Frieze London
The 2019 edition of Frieze Art Fair features over 160 galleries from 35 countries. Among this year’s highlights is a new themed section curated by writer, critic and Executive Director/Curator of ParaSite, Hong Kong Cosmin Costinas. Entitled ‘Woven’, it brings together eight artists whose practices are informed by rich and complex art genealogies, and who work with vernacular, indigenous, or underground traditions by employing textiles and weaving either in a direct or expanded way. This year’s Frieze Talks programme is curated by Lydia Yee, Chief Curator, Whitechapel Gallery, and Matthew McLean, Senior Editor, Frieze Studios. In celebration of 100 years since the founding of the Bauhaus, the programme takes inspiration from the school’s pioneering, interdisciplinary approach, and its questioning of art’s relationship with a wider social world. A highlight of the LIVE performance programme is a newly commissioned multi-layered work by Shezad Dawood, The University of NonDualism, that draws on the legacy of visionary Bangladeshi architect Muzharul Islam and takes place on an adaptable stage set of spatial elements that function between architecture and tapestry. Plus this year’s winner of the Frieze Artist Award Himali Singh Soin will premiere her new film, we are opposite like that, exploring questions about environment, history and myth.
3-6 October 2019, Regent’s Park, London NW1. Tickets: Various price options up to £43.

Frieze Masters
The 8th edition of Frieze Masters once again features historical galleries from around the world, showcasing art from the ancient era and Old Masters to the late twentieth century. New for 2019, Laura Hoptman, Executive Director of the Drawing Center in New York, has selected the Spotlight section which features solo presentations by artists including Ming Smith, Gordon Parks, KP Brehmer and the radical collective General Idea. This year’s Frieze Masters Talks programme, which is curated by Royal Academy of Arts Artistic Director Tim Marlow, looks particularly enticing and includes in conversation events with Ai Weiwei, Elizabeth Peyton, Mark Bradford, Michael Craig-Martin and Edmund de Waal.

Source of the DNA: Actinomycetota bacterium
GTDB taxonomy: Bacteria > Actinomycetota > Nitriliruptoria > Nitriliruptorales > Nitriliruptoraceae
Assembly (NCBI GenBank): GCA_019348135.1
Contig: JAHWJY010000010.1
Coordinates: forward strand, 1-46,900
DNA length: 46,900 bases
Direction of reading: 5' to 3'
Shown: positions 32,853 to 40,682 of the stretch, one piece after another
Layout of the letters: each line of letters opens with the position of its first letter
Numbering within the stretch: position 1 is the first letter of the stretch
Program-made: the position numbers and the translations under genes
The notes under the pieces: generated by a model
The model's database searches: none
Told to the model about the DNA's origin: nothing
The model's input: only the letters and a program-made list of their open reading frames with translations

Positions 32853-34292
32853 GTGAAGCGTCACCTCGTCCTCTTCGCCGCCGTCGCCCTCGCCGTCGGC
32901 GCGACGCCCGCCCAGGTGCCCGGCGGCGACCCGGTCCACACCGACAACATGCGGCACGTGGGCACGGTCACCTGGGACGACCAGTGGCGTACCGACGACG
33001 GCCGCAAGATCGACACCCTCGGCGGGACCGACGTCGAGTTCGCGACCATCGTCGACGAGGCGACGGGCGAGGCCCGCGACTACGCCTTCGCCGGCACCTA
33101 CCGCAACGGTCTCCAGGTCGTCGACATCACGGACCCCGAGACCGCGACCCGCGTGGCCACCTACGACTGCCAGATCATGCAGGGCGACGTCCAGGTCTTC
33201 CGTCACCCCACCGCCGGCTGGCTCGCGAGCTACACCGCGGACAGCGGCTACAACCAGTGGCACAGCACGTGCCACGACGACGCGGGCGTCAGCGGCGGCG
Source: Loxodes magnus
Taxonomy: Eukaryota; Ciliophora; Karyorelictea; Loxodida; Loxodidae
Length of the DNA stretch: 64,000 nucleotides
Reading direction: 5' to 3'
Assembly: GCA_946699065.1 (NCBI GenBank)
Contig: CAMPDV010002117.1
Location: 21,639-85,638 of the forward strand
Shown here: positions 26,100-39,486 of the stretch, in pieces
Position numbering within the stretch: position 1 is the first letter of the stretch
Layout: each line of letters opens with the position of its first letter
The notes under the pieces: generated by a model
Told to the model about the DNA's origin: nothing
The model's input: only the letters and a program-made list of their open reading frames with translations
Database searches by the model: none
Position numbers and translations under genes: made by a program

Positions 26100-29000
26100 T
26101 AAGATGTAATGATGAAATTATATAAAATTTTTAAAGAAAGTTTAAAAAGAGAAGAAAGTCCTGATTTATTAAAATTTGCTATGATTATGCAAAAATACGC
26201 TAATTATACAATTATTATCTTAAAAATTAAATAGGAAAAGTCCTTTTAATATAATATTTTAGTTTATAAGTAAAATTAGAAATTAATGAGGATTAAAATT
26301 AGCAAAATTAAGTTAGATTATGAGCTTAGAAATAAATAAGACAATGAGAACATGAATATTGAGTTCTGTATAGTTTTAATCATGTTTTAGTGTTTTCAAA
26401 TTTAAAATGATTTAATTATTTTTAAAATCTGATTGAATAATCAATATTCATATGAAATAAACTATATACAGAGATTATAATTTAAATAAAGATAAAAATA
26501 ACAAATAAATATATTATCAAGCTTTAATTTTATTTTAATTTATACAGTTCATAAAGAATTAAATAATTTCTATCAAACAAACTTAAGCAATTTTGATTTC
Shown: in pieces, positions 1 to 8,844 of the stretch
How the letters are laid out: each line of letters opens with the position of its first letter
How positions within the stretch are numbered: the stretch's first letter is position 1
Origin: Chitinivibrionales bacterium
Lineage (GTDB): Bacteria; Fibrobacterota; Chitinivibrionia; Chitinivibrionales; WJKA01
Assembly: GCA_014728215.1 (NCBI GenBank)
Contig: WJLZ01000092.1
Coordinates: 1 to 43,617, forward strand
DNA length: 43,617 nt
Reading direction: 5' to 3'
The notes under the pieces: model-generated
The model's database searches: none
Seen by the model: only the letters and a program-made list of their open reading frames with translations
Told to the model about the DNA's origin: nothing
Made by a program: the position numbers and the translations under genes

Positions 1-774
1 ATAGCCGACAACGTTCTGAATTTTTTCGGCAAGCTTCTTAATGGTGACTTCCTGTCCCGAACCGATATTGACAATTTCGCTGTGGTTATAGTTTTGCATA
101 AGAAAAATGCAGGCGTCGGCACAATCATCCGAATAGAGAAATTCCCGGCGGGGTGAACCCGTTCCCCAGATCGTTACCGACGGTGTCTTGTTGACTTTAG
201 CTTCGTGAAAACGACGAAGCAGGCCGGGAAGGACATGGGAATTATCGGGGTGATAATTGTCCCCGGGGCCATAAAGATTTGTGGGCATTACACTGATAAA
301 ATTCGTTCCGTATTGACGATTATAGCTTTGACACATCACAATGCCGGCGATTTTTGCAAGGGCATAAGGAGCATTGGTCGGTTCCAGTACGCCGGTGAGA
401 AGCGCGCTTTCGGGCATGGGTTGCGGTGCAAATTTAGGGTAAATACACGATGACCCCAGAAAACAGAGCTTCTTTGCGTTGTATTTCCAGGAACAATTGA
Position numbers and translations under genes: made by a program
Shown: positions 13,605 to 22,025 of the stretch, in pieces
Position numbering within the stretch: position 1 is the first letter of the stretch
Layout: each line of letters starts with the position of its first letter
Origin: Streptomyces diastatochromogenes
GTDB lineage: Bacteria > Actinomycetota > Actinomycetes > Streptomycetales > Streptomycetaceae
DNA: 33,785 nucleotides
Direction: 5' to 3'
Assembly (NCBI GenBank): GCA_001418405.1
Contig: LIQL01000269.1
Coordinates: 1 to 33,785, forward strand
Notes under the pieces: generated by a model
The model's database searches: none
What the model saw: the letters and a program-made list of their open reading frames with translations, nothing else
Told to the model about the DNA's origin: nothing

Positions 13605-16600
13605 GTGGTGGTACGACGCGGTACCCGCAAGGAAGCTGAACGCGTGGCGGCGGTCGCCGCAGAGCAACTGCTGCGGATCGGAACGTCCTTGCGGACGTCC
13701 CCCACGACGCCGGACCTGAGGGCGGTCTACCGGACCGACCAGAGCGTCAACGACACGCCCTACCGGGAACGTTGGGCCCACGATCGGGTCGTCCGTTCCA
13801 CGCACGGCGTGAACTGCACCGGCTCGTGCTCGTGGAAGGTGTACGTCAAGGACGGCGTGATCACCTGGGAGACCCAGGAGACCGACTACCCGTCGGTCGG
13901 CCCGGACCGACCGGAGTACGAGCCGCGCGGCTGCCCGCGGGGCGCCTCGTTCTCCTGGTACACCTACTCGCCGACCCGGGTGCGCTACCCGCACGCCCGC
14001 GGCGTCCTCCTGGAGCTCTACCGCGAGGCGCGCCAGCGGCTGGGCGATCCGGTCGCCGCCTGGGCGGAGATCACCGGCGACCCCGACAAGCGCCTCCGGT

3-6 October 2019, Regent’s Park, London NW1. Tickets: Various price options up to £43.

Frieze Sculpture
Frieze Week is also the last chance to see this free programme of outdoor art which has been on display in Regent’s Park over the summer. Selected by Yorkshire Sculpture Park’s Director of Programme Clare Lilley, Frieze Sculpture features new works by 20 international artists including Tracey Emin, Lars Fisk, Barry Flanagan, Robert Indiana, Zak Ové, Jaume Plensa, Lucy Skaer, Bill Woodrow and Emily Young.
Until 6 October 2019, Regent’s Park, London NW1. Free.

Denzil Forrester: Brixton Blue
This Art on the Underground commission by Denzil Forrester sees the Grenada-born, British artist reinterpret his 1982 work Three Wicked Men, which is now in the collection of Tate, London, into an immersive, large-scale painting displayed above the station’s main stairwell. Originally made during his time at the Royal College of Art, Forrester has returned to Three Wicked Men several times over the decades. The work borrows its title from a track by Reggae George, released in 1981, in which Forrester identifies the three men as a policeman, a politician and a businessman. In Forrester’s painting, the latter figure has been replaced by a Rasta. Reflective of the contemporary black experience and the racial tensions of the time, the painting features Winston Rose, a friend of Forrester’s who died whilst under police restraint in 1981. An Artist’s Talk with Forrester in conversation with Matthew Higgs, Director of White Columns, New York, takes place at the Royal College of Art on 23 October.
Brixton Station, Brixton Rd, London SW9 8HE. Free.

House of Voltaire